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Byron Galbraith, Chief Data Scientist, Talla, at MLconf SEA 2017

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Byron Galbraith is the Chief Data Scientist and co-founder of Talla, where he works to translate the latest advancements in machine learning and natural language processing to build AI-powered conversational agents. Byron has a PhD in Cognitive and Neural Systems from Boston University and an MS in Bioinformatics from Marquette University. His research expertise includes brain-computer interfaces, neuromorphic robotics, spiking neural networks, high-performance computing, and natural language processing. Byron has also held several software engineering roles including back-end system engineer, full stack web developer, office automation consultant, and game engine developer at companies ranging in size from a two-person startup to a multi-national enterprise.

Abstract summary

Neural Information Retrieval and Conversational Question Answering:
One the main affordances of conversational UIs is the ability to use natural language to succinctly convey to a bot what you want. An area where this interface excels is in question answering (Q&A). Research into Q&A systems often falls at the intersection of natural language processing (NLP) and information retrieval (IR), and while NLP has been getting a lot of attention from deep learning for several years now, it’s only largely within the last year or so that the field of IR has seen an equivalent explosion of interest in employing these techniques. In this presentation, I will touch on challenges facing conversational bots, provide a high level overview into the emerging field of Neural Information Retrieval, discuss how these methods can be used in a Q&A context, and then highlight some lessons learned attempting to design and deploy a conversational Q&A agent-based product.

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Byron Galbraith, Chief Data Scientist, Talla, at MLconf SEA 2017

  1. 1. Byron Galbraith, PhD Co-founder / Chief Data Scientist, Talla MLConf Seattle 2017.05.19 Neural Information Retrieval
 &
 Conversational Question Answering
  2. 2. / 29 Intelligent Conversational Service Desk Human in the loop Conversational Knowledge Base Conversational Ticketing System Intelligent Workflows Talla gets smarter, faster. Conversational Ticketing System Intelligent Workflows Conversational Knowledge Base Human in the Loop Talla gets smarter, faster.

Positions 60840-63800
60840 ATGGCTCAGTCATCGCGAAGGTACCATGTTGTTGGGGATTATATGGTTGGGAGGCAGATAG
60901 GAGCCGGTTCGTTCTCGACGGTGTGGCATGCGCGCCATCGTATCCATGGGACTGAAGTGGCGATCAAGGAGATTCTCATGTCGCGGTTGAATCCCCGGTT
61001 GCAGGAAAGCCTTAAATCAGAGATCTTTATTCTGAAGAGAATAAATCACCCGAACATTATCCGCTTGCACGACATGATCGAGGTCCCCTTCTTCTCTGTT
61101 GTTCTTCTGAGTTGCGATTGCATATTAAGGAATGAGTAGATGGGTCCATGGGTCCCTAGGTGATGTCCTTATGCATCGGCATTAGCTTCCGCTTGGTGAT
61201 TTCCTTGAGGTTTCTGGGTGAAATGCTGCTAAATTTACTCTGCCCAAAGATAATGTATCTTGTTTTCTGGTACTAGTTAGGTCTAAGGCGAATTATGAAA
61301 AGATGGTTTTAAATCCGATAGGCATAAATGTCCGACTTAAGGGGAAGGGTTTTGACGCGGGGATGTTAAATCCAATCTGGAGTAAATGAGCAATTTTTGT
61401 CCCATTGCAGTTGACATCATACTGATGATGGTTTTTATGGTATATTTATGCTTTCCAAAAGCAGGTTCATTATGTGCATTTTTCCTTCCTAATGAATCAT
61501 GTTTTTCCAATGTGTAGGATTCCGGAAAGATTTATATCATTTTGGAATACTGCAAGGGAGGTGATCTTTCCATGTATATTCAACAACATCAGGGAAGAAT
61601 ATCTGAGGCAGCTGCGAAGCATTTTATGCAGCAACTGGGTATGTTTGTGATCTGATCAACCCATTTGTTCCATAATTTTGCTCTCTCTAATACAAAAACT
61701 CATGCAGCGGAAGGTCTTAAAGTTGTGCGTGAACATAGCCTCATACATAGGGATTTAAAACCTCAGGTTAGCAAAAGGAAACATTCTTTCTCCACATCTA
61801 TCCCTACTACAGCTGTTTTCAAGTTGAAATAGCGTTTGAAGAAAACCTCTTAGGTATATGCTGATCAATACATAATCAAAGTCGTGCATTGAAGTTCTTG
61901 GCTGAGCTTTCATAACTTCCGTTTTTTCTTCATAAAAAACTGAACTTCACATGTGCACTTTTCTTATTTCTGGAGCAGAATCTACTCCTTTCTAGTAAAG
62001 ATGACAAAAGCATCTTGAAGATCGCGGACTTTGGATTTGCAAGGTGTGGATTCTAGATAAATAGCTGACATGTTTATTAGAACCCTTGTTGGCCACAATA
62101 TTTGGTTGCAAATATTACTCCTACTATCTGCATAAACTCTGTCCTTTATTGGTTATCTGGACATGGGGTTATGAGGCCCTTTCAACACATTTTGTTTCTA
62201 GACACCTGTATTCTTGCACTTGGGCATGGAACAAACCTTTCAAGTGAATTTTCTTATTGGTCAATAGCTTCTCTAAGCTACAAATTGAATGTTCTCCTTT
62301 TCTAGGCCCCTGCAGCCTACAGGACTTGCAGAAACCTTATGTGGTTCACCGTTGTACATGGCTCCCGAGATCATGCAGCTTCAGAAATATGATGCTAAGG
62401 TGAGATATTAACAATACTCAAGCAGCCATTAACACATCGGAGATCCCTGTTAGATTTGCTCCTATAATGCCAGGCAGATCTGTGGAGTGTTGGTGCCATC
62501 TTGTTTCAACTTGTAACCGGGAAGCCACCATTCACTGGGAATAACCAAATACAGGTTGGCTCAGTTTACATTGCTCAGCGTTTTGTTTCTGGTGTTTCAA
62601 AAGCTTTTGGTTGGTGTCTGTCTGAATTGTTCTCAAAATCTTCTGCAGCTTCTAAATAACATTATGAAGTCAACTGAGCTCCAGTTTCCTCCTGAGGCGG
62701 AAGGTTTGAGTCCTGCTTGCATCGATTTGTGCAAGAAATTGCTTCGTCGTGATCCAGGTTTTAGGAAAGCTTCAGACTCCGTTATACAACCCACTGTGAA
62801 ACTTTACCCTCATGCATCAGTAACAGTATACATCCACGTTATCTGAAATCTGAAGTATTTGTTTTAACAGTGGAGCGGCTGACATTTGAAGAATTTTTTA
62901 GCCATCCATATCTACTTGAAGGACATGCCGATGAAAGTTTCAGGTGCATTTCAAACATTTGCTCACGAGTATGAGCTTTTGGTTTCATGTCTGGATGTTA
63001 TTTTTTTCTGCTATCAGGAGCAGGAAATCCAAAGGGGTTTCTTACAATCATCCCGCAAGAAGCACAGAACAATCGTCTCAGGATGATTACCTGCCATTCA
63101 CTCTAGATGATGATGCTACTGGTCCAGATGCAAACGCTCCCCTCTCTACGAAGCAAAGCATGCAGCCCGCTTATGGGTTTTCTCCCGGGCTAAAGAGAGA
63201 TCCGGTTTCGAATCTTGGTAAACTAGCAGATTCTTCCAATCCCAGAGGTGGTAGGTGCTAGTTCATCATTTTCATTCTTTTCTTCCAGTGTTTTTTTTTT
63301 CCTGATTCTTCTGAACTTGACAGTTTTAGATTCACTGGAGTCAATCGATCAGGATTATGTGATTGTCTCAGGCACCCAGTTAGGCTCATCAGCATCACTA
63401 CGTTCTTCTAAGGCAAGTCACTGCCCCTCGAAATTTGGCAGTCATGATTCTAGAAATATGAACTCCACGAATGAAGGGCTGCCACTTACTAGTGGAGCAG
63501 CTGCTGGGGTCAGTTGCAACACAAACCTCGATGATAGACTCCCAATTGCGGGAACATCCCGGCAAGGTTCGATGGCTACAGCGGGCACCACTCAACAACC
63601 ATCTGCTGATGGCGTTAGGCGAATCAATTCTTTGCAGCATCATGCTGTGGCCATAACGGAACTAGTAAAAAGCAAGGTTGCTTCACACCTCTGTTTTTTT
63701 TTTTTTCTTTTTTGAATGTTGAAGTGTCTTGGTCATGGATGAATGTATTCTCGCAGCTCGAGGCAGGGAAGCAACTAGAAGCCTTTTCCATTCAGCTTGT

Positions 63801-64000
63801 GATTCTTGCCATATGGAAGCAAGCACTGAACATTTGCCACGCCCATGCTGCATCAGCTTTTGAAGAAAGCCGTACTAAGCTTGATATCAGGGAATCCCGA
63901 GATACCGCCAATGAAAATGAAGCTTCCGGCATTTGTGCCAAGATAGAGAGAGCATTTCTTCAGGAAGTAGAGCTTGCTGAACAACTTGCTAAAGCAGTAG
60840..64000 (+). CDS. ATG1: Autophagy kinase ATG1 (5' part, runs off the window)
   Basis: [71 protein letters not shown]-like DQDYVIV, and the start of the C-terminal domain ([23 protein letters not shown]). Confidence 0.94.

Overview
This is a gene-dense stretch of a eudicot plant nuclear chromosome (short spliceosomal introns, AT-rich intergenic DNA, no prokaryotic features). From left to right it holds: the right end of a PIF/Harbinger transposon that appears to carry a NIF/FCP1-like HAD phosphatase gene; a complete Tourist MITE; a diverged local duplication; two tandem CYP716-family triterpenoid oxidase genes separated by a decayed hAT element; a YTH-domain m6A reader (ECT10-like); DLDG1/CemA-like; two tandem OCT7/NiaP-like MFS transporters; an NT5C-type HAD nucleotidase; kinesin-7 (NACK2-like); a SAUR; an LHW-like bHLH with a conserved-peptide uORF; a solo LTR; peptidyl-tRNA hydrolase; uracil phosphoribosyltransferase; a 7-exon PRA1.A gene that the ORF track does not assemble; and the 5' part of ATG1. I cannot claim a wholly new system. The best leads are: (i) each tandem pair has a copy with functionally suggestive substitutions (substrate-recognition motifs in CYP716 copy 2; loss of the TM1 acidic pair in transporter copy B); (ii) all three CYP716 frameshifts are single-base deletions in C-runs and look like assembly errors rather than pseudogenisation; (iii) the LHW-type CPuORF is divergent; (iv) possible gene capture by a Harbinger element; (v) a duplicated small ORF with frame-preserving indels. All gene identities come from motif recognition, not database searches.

Stay in control. 2
  3. 3. / 29 Whither Chatbots? 3
  4. 4. / 29 Context and ambiguity are significant challenges Time flies like an arrow; fruit flies like a banana. 4
  5. 5. / 29 AI to the Rescue? https://xkcd.com/1831/ 5
  6. 6. / 29 With apologies to George Box All chatbots are dumb, but some are useful. 6
  7. 7. / 29 Question Answering is the most compelling use case for chatbots NLP IR Q&A 7
  8. 8. / 29 Neural Information Retrieval 2014 2015 2016 2017 1 % 4 % 8 % 21 % 051015202530 Year %ofSIGIRpapers relatedtoneuralIR Figure 1: The percentage of neural IR papers at the ACM SIGIR conference—as manual inspection of the paper titles—shows a clear trend in the growing popularity important IR task. A search query may typically contain a few terms, while the d depending on the scenario, may range from a few terms to hundreds of sentences models for IR use vector representations of text, and usually contain a large numb that needs to be tuned. ML models with large set of parameters typically require Mitra and Craswell (2017) 8
  9. 9. / 29 (Neural) Information Retrieval System Query Docs Generate Representation q D Generate Representation Estimate Relevance 9
  10. 10. / 29 Word Embeddings Query Docs Generate Representation q D Generate Representation Estimate Relevance 10
  11. 11. / 29 Word Embeddings Mitra et al. (2016) Figure 2: The architecture of a word2vec (CBOW) model con- 2 g e co o w p m u (i a m a fu in 11
  12. 12. / 29 Learning to Rank Query Docs Generate Representation q D Generate Representation Estimate Relevance 12
  13. 13. / 29 Learning to Rank Huang et al. (2013) 13
  14. 14. / 29 End-to-End Models Query Docs Generate Representation q D Generate Representation Estimate Relevance 14
  15. 15. / 29 End-to-End Models Severyn and Moschitti (2015) 15
  16. 16. / 29 Neural IR Resources Mitra and Craswell (2017) Neural Models for Information Retrieval https://arxiv.org/abs/1705.01509 Mitra and Craswell (2017) Neural Text Embeddings for IR WSDM 2017 Tutorial https://www.slideshare.net/BhaskarMitra3/neural-text-embeddings-for-information-retrieval-wsdm-2017 Zhang et al. (2016) Neural Information Retrieval: A Literature Review https://arxiv.org/abs/1611.06792 Neu-IR Workshop at SIGIR http://neu-ir.weebly.com/ 16